Some of its configuration is required for everything to work, specifically the first volume that’s defined there, its purpose is to mount the real workspace inside the container, something that up until now was done automatically by the extension (it’s the same path we put in the JSON). More importantly we also have to override its command, otherwise the container would have exited immediately after starting. This is an easy way to keep it running indefinitely.

I also added a volume mounting the Docker socket: after doing this we can just install the Docker tools inside the container, allowing us to interact with our machine’s docker installation. It’s pretty useful if you don’t want to jump to a separate terminal when you need to build images for example.

Also notice the environment variables: the first one contains the hostname for the LocalStack container, which we can use at runtime on our application to detect whether we should use the real S3 or rather change the service endpoint URL to the LocalStack one.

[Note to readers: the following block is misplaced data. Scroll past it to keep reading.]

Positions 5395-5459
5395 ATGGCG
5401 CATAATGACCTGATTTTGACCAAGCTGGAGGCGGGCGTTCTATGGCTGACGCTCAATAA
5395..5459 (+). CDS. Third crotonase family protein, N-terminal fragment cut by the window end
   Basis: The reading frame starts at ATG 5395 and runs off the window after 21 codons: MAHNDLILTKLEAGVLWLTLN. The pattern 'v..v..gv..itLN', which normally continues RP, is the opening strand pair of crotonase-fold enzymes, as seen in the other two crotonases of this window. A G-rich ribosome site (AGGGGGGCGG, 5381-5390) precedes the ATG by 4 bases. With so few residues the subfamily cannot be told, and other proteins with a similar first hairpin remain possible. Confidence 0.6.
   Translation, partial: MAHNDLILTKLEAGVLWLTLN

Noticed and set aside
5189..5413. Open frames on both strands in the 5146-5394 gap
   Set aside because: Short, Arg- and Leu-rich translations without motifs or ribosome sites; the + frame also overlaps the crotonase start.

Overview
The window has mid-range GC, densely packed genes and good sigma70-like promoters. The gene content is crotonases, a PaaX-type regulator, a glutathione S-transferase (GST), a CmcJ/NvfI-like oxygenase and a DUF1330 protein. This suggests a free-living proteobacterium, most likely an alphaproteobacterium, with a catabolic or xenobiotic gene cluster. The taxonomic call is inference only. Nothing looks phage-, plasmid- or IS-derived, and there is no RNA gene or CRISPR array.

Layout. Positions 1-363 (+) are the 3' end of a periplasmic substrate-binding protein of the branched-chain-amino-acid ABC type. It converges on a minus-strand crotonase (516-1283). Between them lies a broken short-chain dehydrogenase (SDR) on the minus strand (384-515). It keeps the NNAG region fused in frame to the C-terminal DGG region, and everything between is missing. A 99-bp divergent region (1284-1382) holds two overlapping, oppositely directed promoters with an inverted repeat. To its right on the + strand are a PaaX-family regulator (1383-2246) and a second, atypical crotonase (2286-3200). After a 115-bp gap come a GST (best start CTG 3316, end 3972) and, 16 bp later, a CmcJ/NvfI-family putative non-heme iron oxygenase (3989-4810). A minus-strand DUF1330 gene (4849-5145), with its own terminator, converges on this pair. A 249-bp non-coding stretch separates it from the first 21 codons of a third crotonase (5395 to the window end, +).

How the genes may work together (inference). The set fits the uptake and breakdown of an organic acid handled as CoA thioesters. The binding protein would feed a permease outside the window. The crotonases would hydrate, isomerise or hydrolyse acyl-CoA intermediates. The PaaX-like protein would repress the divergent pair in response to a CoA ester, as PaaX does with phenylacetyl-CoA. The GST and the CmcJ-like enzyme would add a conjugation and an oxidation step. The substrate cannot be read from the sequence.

The other two instead contain connection strings for Redis and Postgres in the format .NET Core expects which means that we can use our YAML to seamlessly override configuration keys only when running inside a devcontainer.


If I might seem enthusiastic about this feature it’s because I am: it opens so many scenarios and solves so many problems that it’s hard not to use it.

And this is exactly what we’re doing internally, authoring standard developer images and templates to rollout across projects.

We first tested it out in one of our .NET projects while it was still in preview and we immediately saw its advantages for making onboards easier, and how it made sharing samples and experiments much easier as part of our tech Fridays. Or it might make it simpler to setup a lab for an internal workshop.

If you want to learn even more you can head to the official docs which also describes more advanced scenarios like Docker over SSH.

This article also appeared on TUI Musement’s tech blog.

Fabio Di Peri

2393 Words

2020-12-27 19:00 +0000